Dear Members and Friends of MCC Austin,
Most of you know that we have a Name Team that has been leading us through a process for considering a new name for our church. The Team began its work a year ago by surveying the congregation to see if people were open to the idea of changing our name. Nearly 80% of you told us that you were hopeful about or at least open to the possibility. The Name Team followed up with opportunities for you to tell us what you feel are the most important qualities of our church, and eventually with an invitation for you to submit possible new names. The Name Team has completed its work, and on January 26, at the congregational meeting, you will be asked to vote For or Against the proposed new name.
In preparation for the vote, I’m offering a series of sermons that will explain the process we’ve been through, why we undertook the process, and what a new name might mean for us. I encourage all of you who plan to vote on January 26 to be here for all four sermons leading up to the vote. If you can’t be here for all of them, then please be here this Sunday, January 5, for the opening sermon in the series, “Are You Ready for a Different Way?” On January 12 the Name Team will reveal the suggested new name. On January 19 and 26 our sermons will be “Call Me by Your Name” and “Do We Really Want To Fish for People?”
A name change is not something to be undertaken lightly. Before we vote we should learn all we can, have open and honest conversations with one another, and pray for the Spirit’s leading. If you’d like to talk with me or other members of the Name Team during the time leading up to the vote, please send me an email. It’s very important to me that you know your perspectives matter and that you have opportunities to share them. In the meantime, I’m repeating below a piece I originally shared in September.
“A rose by any other name would smell as sweet,” Shakespeare penned centuries ago. I do not disagree. But I think, like many things, his claim is relative. Consider your grocery list—do you find yourself more excited about “coagulated milk protein” or “aged cheddar”? Would you rather spend money on “Tooth Fish” or “Chilean Sea Bass”?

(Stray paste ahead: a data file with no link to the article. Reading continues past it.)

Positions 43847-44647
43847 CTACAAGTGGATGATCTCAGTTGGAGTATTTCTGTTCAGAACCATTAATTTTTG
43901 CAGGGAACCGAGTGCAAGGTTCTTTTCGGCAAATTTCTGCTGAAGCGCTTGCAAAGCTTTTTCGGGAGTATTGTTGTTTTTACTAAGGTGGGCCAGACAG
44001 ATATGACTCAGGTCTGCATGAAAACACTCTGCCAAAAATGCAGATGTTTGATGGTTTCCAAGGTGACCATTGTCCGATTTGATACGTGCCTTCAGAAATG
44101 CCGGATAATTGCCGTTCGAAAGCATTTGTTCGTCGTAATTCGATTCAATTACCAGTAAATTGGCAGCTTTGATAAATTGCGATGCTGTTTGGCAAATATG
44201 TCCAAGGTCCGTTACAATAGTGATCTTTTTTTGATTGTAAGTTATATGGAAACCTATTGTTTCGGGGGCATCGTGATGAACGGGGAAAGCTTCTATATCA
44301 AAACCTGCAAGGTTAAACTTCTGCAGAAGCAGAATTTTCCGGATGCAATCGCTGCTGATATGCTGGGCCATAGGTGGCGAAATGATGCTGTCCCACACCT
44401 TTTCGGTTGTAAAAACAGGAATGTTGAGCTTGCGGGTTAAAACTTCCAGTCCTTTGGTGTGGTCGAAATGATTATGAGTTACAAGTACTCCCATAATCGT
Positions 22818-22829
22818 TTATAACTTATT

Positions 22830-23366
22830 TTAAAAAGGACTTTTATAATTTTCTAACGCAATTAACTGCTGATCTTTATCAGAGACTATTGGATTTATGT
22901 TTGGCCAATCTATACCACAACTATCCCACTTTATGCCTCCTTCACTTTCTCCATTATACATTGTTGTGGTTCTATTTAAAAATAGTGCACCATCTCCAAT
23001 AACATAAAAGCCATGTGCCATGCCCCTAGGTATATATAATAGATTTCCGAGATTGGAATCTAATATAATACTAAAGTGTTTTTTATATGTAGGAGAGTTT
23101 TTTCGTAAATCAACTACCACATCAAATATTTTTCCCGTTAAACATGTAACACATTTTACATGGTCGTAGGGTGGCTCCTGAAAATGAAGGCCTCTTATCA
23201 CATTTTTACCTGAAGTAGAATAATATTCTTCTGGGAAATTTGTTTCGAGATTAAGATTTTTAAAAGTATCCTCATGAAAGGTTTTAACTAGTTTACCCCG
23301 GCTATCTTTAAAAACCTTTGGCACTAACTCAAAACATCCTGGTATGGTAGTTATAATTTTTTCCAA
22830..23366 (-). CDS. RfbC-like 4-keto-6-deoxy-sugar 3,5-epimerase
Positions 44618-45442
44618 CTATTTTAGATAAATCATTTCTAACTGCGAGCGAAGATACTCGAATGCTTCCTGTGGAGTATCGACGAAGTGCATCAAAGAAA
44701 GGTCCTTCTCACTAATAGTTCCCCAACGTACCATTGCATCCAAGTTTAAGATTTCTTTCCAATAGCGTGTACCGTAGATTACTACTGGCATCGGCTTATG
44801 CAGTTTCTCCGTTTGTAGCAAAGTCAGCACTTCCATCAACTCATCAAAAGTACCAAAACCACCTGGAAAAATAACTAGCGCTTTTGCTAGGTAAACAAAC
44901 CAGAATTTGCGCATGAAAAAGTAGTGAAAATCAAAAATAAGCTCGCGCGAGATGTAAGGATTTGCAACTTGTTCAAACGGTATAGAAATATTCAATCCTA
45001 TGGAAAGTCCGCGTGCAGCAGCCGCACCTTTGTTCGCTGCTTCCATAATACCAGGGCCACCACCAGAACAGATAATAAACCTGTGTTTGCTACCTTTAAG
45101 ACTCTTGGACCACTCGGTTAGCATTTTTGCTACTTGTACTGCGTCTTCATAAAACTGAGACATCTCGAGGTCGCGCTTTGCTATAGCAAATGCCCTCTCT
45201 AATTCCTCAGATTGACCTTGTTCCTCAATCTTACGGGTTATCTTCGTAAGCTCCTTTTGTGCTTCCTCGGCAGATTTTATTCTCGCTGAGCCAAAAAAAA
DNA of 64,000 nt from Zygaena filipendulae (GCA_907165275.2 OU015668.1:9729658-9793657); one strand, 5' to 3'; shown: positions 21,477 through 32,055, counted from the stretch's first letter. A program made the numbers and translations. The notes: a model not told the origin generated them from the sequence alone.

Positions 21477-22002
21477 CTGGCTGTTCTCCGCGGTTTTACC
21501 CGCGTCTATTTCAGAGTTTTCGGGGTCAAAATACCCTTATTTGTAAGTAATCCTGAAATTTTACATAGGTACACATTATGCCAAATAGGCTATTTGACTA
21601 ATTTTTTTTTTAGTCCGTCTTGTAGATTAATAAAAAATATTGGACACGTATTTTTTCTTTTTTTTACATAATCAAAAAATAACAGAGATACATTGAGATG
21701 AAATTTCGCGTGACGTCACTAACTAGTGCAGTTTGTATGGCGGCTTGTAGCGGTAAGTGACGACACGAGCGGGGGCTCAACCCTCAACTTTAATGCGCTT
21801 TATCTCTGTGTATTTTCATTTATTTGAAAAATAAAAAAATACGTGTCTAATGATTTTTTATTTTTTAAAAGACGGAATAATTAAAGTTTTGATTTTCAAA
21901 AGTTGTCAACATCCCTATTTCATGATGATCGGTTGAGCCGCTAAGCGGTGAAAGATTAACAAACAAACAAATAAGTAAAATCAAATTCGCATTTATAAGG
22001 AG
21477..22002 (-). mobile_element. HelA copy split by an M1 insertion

Names matter. We know that on many levels. We know that when our personal “she” is called “he.” We know that when people continue to mispronounce our name though we’ve patiently and consistently corrected them. We know that when we marry and change our names. We know that when we pause to consider that the trajectory of the world changed when Simon became Peter, Saul became Paul, and Mary heard her name spoken by Rabbi Jesus.
Changing a name is no light undertaking.
Most of you know that MCC Austin is in the process of discerning whether we should change our name. Our discernment is not based on a desire to distance ourselves from MCC—though we did previously spend several months discerning our appropriate relationship with MCC. (If you have questions about that process, please send them to firstname.lastname@example.org.)
More than anything, our discernment about our name is motivated by a desire to bring more people into our community. This is not a self-serving desire. The more people we bring into our faith community, the more people are regularly receiving the Good News of God’s love for all people, and the more people are then going out into the world motivated by that same Good News.
We need a name that elicits more emotion and connection than it does questions. We need a name that tells people something about who we are, what we do in the world, and what’s important to us. As each year goes by, our church is claiming its identity beyond “a Metropolitan Community Church in Austin, Texas.” We are still a social justice church, with a special outreach and heart for the lgbtq community. But we are also increasingly a church that draws young people looking for purpose and passion in their lives. A church that is committed to dismantling racism, to compassionate immigration reform, to feeding children and families, and to building alliances of hope with our unsheltered neighbors and other organizations that care about the epidemic of homelessness. We are a church that understands that the truest expression of our faith is found in the ways we act.
Sam Laurent, the director of the Center for Theological Engagement at the Episcopal Center at Duke University, admits that many Christians are opposed to the idea of “branding” a church. But he points out that “a feeling of belonging and identification, a way to locate oneself in relationship to the complexity of the world — these are no small part of what religious communities offer.” And they are also what brand recognition offers. Don’t believe it? Think about it the next time you put on your Longhorn, Aggie, Cowboy, or Texans t-shirt. The next time you choose Home Depot over Lowes or HEB over Randalls.
We need a name around which we can build a consistent brand. A name that makes an immediate first impression. That inspires people who are seeking a Christian faith community to check us out for the first time. After that, it’s up to us to be the place through which people experience the presence of God through the people of God. After that, the Spirit can do its work.
Always in Hope,